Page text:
Next week is the General Election here in the UK. I’ve always voted since I had the opportunity. I think it’s really important. People died so women could have the vote in the UK and in countries all over the world people are still fighting for the right to have a vote and a say in government. As a disabled person the ability to vote is even more crucial because there are still in 2015 people who can’t use their votes. Because the polling station is inaccessible or because they lack the support to get them to the polling station/allow them to use a postal or proxy vote. I’ve heard several stories along those lines.

It’s too easy for us here in the UK to take it for granted and not use our votes because we think it won’t make a difference, it doesn’t matter. I live in a safe Conservative seat. I’m pretty sure that they’ll get in again and my vote – my wish for another party – won’t count. But if every single person who didn’t vote, who never got round to it, thought it didn’t matter or was pointless went out and voted everything could change and it could count.

So rather than write some half assed blog entries about X-rays or something else that begins with X I wanted to use this entry to remind everyone that voting matters and ask everyone who lives in the UK and has a vote to make sure they use their X and vote for who they want to win the election.

And please – remember you are voting for the party and not the person.

W is for…

W is for What I Saw Yesterday

Yesterrday I went to visit the botanic garden in Oxford.  It was one of my 20 things I wanted to do by the end of this year.  We saw some amazing things and I’m sad to say my knowledge didn’t extend far enough to know what a lot of things were.  The fact that the majority were labelled only in Latin didn’t help either!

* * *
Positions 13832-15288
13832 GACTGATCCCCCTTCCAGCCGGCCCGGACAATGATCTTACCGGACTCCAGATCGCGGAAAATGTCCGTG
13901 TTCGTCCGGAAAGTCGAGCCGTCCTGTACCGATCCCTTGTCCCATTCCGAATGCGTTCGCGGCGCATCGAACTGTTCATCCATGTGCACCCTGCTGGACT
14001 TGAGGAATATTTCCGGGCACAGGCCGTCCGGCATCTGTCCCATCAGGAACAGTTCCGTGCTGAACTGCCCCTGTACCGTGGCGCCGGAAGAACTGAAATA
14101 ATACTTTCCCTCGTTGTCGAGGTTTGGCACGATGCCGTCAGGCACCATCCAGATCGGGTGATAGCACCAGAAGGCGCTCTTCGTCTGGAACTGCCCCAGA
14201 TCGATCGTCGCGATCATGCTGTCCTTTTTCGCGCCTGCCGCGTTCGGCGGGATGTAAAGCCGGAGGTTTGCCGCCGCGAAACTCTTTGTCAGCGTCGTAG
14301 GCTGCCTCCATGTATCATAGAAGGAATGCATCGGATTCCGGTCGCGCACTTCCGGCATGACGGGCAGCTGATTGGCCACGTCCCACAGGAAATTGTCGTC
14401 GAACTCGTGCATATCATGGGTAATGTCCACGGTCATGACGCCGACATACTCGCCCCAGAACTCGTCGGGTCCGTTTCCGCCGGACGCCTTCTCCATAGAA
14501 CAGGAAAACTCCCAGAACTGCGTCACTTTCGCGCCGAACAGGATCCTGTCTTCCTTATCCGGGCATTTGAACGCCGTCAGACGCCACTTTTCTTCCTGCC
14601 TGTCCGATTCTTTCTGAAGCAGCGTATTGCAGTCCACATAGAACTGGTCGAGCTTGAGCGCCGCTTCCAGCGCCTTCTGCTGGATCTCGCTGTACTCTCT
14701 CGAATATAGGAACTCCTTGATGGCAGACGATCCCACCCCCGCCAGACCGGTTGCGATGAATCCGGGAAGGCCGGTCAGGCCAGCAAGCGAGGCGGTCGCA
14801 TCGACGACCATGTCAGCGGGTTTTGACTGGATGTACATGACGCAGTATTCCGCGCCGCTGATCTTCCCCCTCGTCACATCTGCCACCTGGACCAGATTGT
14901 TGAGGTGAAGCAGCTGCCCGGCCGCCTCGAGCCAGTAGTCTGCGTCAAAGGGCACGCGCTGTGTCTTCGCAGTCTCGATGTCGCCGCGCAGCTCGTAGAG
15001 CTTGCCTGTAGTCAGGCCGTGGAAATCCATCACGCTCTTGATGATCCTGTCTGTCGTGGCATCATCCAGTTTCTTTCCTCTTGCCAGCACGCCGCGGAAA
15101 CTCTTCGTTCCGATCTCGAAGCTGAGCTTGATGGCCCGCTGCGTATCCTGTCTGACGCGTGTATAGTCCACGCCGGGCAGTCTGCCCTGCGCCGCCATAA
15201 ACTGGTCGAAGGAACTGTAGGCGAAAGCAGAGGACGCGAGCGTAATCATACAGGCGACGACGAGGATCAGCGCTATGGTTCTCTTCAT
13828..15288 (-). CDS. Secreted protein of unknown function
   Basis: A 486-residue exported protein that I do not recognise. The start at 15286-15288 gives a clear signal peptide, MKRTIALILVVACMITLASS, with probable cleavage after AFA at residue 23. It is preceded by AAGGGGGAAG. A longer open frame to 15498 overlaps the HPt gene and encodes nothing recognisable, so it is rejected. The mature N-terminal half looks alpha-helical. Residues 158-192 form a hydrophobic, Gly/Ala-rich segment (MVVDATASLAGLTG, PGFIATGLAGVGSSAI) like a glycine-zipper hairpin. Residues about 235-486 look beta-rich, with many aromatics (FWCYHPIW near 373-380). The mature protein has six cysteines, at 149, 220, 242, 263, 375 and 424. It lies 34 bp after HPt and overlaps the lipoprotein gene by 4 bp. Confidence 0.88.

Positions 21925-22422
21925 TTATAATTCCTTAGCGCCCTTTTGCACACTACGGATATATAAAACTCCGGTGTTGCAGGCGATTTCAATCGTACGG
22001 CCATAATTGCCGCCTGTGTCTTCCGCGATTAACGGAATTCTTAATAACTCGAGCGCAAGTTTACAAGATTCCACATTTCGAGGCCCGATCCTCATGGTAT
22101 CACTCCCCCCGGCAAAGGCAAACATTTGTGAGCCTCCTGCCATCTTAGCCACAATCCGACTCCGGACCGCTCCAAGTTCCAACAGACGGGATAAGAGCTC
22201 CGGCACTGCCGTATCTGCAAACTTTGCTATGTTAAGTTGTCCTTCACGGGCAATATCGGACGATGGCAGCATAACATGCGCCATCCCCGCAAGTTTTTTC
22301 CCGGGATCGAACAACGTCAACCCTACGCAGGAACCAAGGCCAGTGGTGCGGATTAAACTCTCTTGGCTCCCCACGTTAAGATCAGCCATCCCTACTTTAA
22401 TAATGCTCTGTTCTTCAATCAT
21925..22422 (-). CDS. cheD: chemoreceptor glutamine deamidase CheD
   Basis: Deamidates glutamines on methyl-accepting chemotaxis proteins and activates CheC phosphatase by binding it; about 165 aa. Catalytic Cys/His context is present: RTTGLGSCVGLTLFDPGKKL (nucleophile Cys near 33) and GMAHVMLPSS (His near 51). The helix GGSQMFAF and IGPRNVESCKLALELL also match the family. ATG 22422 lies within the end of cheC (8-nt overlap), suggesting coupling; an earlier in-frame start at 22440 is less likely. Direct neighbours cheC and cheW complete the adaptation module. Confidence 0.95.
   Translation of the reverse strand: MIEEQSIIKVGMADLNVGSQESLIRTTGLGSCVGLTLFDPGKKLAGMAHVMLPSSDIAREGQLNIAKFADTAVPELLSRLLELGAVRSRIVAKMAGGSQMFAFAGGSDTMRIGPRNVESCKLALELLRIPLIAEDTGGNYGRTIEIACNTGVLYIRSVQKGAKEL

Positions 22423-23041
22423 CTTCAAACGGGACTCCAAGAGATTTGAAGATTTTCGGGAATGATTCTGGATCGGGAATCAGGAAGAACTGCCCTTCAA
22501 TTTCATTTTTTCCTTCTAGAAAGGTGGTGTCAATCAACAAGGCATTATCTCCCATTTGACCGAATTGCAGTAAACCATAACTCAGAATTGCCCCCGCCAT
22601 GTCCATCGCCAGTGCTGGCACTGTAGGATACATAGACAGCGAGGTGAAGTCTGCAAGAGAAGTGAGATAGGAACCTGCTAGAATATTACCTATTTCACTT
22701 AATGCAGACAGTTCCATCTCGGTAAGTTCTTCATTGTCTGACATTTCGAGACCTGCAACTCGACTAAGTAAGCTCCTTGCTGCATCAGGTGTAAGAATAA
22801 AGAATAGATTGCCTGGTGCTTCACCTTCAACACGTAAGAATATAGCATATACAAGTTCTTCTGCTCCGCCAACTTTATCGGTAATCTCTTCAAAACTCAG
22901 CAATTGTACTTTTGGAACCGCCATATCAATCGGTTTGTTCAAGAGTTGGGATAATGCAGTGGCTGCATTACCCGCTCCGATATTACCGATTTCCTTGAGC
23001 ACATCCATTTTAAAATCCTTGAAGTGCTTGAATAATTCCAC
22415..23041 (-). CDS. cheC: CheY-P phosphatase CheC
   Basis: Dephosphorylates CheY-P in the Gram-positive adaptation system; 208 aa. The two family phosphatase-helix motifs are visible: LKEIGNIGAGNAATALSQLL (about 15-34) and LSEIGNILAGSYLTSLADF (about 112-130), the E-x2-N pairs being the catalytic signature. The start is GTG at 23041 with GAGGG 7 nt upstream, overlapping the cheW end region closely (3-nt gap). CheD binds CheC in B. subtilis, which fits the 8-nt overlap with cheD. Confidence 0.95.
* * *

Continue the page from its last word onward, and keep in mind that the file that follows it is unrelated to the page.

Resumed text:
A photo posted by Emma (@funkyfairy22) on

I think the picture above is tulips but I’m not sure. The picture below is definitely tulips. They were some of my favourite flowers there (and not just because I could identify them easily) and they had several varieties.  I’m thinking of using the picture of the red ones for a new header for this blog.

Tulips A photo posted by Emma (@funkyfairy22) on

The rest of the photos can be seen on my Instagram account

V is for…

V is for Volunteering

(how is it possible we’ve reached V already?)

I do a lot of volunteering and I have done for over ten years.  It’s a great way to fill my time and allows me to make a positive contribution to society whilst working around the limitations of my disability and my inability to work in a paid role.

OK that sounds pompous and technical but basically volunteering works for me because I can do it on my schedule.  I can ensure that I pretty much never volunteer two days running and that I only do a few hours at a time.  If I can’t manage to go in on a day I’m supposed to it’s not a problem and if I can manage to go but only to do part of what I’m supposed to they work around it with no pressure. Plus in my CAB  role there are one or two things that advisers do that I don’t to make things easier for me.  Volunteering has a ton of flexibility that paid work doesn’t.

And it makes me feel good about myself (most of the time).

Mostly I volunteer for my local Citizens Advice Bureau.  I’m there twice a week most weeks doing roughly 5 hours in total over the two sessions.  I’ve been there for ten years and I’ve done a variety of things in my time there.